Collective Motion and Infromation Dynamics in Systems of Vibrated Active Granular Particles
Date of Award
Doctor of Philosophy in Physics
Joel T. Maquiling, PhD
Biology‟s growing interest in the mechanical and statistical properties of living matter has led physicists to develop flocking models and fabricate artificial analogues of self-propulsion in order to gain better understanding of the complex collective behaviors of living matter. This dissertation research investigates the dynamics of self-propulsion, collective motion, and information propagation in vibrated active systems comprising active granular particles (AGP) with a head-tail structure reminiscent of biological swimmers such as flagellated bacteria and spermatozoa. A novel information-theoretic framework based on connected mutual information (CMI) is introduced to quantify the propagation of speed and polarization fluctuation information in AGP systems comprising 10 to 100 particles. Empirical results show that, when subjected to sinusoidal vibration, AGPs can effectively mimic certain complex collective behaviors of biological systems including spontaneous swarm formation and flocking, intermittent regrouping events, and coherent changes in travel direction. Rigorous nonlinear CMI analyses also reveal that: (i) the speed and polarization fluctuations are independent of each other; (ii) the polarization fluctuation CMI is more effective in discriminating between random and nonlinear dynamical behavior, i.e., compared to the speed fluctuation CMI; and (iii) for every type of active system, there exists a critical number of members that could maximize the sharing of information within the group. The information-theoretic framework introduced in this study can have potential applications to other studies involving various collective phenomena, both in the biological and the artificial realms.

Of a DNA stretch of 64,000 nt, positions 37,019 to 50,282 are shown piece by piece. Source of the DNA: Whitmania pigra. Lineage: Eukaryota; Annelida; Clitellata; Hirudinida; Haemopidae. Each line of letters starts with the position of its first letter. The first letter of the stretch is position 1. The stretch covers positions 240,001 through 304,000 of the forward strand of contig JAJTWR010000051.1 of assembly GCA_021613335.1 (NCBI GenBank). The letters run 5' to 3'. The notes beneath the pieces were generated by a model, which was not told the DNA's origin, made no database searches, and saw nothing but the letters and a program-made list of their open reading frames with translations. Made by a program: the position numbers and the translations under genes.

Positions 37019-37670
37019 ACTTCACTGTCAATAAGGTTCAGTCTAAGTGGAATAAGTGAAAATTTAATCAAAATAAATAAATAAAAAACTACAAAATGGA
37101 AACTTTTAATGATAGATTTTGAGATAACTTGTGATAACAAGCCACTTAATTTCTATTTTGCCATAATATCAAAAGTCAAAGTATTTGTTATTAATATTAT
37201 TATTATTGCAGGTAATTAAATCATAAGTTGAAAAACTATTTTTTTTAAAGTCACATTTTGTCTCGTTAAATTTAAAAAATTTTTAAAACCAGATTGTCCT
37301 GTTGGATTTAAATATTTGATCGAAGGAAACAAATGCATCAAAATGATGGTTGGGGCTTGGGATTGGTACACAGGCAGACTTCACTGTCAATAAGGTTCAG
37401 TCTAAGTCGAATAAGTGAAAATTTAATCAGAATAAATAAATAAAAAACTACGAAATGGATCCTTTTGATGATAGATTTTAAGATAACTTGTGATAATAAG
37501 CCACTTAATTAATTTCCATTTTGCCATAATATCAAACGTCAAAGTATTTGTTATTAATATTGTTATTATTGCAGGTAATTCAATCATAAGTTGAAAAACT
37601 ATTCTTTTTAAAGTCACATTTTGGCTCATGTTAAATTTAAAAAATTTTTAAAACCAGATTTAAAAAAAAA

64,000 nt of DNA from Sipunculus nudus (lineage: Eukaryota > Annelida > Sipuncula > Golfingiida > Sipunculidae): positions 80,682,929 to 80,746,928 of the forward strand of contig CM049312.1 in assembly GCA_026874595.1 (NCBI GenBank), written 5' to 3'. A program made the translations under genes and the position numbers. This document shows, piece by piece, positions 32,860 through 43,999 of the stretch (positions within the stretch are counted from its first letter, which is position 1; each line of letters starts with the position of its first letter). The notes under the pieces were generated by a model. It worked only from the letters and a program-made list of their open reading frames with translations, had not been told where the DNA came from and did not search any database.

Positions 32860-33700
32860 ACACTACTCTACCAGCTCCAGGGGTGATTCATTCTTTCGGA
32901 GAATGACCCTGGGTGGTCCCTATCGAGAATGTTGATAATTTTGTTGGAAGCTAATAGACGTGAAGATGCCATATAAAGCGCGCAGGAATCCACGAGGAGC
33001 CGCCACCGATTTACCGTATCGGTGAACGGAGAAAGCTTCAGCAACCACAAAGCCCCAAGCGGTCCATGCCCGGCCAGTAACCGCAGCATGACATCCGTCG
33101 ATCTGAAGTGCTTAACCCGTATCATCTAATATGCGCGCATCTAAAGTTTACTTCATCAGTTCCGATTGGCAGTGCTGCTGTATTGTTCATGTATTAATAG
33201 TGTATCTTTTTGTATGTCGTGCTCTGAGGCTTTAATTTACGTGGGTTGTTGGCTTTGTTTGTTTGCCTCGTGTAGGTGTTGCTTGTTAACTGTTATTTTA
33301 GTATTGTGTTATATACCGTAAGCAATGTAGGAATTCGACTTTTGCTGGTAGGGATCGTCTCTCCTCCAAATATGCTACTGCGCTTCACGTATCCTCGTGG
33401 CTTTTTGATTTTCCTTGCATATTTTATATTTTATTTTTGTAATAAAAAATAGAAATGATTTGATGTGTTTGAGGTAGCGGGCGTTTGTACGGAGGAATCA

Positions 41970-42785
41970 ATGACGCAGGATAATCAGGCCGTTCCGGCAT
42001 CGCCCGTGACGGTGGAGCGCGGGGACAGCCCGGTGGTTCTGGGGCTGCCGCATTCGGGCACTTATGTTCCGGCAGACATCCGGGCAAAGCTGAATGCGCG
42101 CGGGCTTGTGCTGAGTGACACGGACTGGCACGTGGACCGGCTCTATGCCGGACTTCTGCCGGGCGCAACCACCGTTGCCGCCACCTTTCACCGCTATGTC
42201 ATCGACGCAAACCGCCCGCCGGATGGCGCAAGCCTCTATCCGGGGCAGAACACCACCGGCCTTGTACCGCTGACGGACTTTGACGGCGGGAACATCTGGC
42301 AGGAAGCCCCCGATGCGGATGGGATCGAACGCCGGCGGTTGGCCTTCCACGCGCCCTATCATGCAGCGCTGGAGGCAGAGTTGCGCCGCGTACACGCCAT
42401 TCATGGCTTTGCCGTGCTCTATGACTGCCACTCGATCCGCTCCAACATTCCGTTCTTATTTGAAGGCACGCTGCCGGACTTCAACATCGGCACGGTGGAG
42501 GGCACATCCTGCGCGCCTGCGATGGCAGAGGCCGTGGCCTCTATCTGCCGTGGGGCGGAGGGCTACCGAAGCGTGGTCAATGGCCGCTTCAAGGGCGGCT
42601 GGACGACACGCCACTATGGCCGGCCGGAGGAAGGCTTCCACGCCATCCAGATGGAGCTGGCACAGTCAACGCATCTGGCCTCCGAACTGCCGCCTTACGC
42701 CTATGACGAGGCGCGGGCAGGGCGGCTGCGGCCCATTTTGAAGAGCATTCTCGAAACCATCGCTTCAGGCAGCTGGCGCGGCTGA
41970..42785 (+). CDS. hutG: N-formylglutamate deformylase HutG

(2019). Collective Motion and Infromation Dynamics in Systems of Vibrated Active Granular Particles. Ateneo de Manila University.